Tuesday, July 24, 2007

Hair

This is a pretty good debate roundup.

For my part, I really hated the Edwards hair video the first time I saw it, because the detail wasn't good enough for me to make out what the images were. But now that I've got a better view of it, I'm really digging it:

Monday, July 23, 2007

Bad people making bad arguments

Who voted against anti-dogfighting legislation this spring, and why? NPR reports:

Most of the bill's opponents say they aren't fans of dogfighting but are conservative, pro-life Republicans. Iowa Rep. Steve King from Iowa says it's wrong for the federal government to criminalize pit bull trafficking while allowing legal abortion.

"My vote says that human life needs to be elevated and stay above animal life. And I think it devalues all human life, when you set the life of an animal up above that of a human," King says.

It's one thing to say that human lives are more valuable than animal lives. It's another thing to think an early-term fetus is morally like an adult human. And it's a totally different and completely insane thing to think that you can alleviate the badness of injuries to humans by permitting wanton cruelty to animals.

For our second bad argument, we turn to Tom DeLay (thanks, Bean):

"I contend [abortion] affects you in immigration," DeLay told the Washington-area gathering. "If we had those 40 million children that were killed over the last 30 years, we wouldn't need the illegal immigrants to fill the jobs that they are doing today. Think about it."

DeLay criticizes abortion because it decreases the labor supply, creating economic opportunity for foreigners. To those of us who have any acquaintance with poverty in developing countries, and who aren't deeply racist, this seems like a wonderful thing. But if you're Tom DeLay or his College Republican audience, that's a bug, not a feature. You'd like to ban abortion so that you can create an America where labor oversupply forces native-born workers into bad jobs for terrible pay, and where Mexicans are starving to death across the border.

Battle of the former Perspective staffers

This Saturday's Ezra-blog output:

The Senate calendar tells us why Hillary's strategy of putting off universal health care until a hypothetical second term is a very bad idea.

I show that the facts from Garance Franke-Ruta's latest article don't support her Edwards-bashing conclusions. Garance kind of responds in comments, but doesn't address many of the actual issues.

I'll put up the post from Sunday here, since it has mild philosophical content.

Wednesday, July 18, 2007

Tired of myself, tired of this town

I'm leaving the DC area tomorrow evening, and I'll arrive in North Carolina Friday afternoon. Chapel Hill, here I come!

A hill of beans, and a beautiful friendship

One of the many things I like about Casablanca is that even though the love story has an unhappy ending, the movie has a happy one. Rick finds new purpose in his life, leaves Ilsa with Victor, and goes off with Louis to fight the Nazis. He doesn't get the girl, but he ends up doing the best thing he could with his life, and he knows it.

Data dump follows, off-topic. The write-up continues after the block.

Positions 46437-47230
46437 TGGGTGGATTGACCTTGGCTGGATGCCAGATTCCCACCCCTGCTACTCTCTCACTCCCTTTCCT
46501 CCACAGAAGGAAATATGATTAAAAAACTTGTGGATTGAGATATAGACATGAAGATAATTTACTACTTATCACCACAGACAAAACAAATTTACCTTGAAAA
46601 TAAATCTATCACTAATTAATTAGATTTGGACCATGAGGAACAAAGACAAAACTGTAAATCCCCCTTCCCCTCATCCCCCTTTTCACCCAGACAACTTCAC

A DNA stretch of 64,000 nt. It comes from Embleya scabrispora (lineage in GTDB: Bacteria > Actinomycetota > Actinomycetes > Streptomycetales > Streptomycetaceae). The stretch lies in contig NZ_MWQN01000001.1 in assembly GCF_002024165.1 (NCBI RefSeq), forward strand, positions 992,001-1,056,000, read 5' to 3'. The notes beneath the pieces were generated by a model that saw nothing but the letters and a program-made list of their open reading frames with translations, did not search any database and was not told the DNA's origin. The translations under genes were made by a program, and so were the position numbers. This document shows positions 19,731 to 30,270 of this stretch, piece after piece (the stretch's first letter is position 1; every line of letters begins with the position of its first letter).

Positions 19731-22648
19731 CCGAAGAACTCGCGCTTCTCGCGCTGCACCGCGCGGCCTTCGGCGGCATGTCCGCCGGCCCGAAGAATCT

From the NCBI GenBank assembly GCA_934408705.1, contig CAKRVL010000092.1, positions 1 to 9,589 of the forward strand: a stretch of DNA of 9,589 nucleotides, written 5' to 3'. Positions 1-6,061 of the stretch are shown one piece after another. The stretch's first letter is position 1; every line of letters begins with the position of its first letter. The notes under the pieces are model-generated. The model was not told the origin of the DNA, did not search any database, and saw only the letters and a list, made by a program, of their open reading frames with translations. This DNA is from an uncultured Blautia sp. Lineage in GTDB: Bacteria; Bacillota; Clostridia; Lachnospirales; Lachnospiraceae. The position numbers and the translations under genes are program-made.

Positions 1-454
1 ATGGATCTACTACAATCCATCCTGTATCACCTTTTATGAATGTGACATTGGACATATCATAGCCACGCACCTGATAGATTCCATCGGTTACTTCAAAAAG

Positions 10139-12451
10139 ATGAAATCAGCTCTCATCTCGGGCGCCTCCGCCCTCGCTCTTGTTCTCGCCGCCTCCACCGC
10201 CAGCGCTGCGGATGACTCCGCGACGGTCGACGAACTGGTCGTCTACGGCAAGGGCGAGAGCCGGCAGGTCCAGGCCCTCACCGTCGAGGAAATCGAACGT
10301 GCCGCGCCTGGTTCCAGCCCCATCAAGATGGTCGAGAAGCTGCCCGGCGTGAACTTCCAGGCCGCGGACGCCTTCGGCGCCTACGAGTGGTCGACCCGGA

It's the kind of ending that a utilitarian can love. Despite the fact that people are built to obsess over minor matters in their personal lives, these aren't the things that matter from an agent-neutral perspective. And if you can attend more directly to the agent-neutral considerations, you'll pay less attention to problems afflicting only yourself, and become more effective in making the world a better place.

I think of this now because it's becoming apparent that I have less control over my romantic life than I have over the fates of other people I don't know, several thousand miles away. Even my meager assets can save lives in developing countries, while I can't brighten the days of a lonely girl two blocks away. It's time for me to internalize that, and live accordingly.

Friday, July 13, 2007

The Line of Worst Fit

In trying to argue that very high tax rates lead to lower total government revenues, the Wall Street Journal used the following graph. They think the Laffer Curve is the line of best fit, or something close.

As the mildest attention to the graph reveals, however, it's just a random line that goes through an outlier and doesn't bear any interesting relation to the collection of points on the graph.

We've all encountered many cases of people wantonly imposing bad theories on recalcitrant data. But I've never seen such a graphic example before.

Thursday, July 12, 2007

McCain's cash problems are bad... but not that bad

Josh Marshall clearly had a lot of fun writing this.

In the end, the state representative was merely attempting to pay for gay prostitution rather than actually being a prostitute. The confusion results from media's attempt to be delicate about the situation, in which he was paying to be the kneeling partner rather than the unzipping one. (As I'm discovering, it's hard to be both accurate and non-vivid about these matters.)

Saturday, July 07, 2007

Voting From The Unicycle

Haven't been posting much recently because I'm visiting a lot of friends in DC. But here's the latest from Ezra's blog, on evaluating voting records of Senators from different states.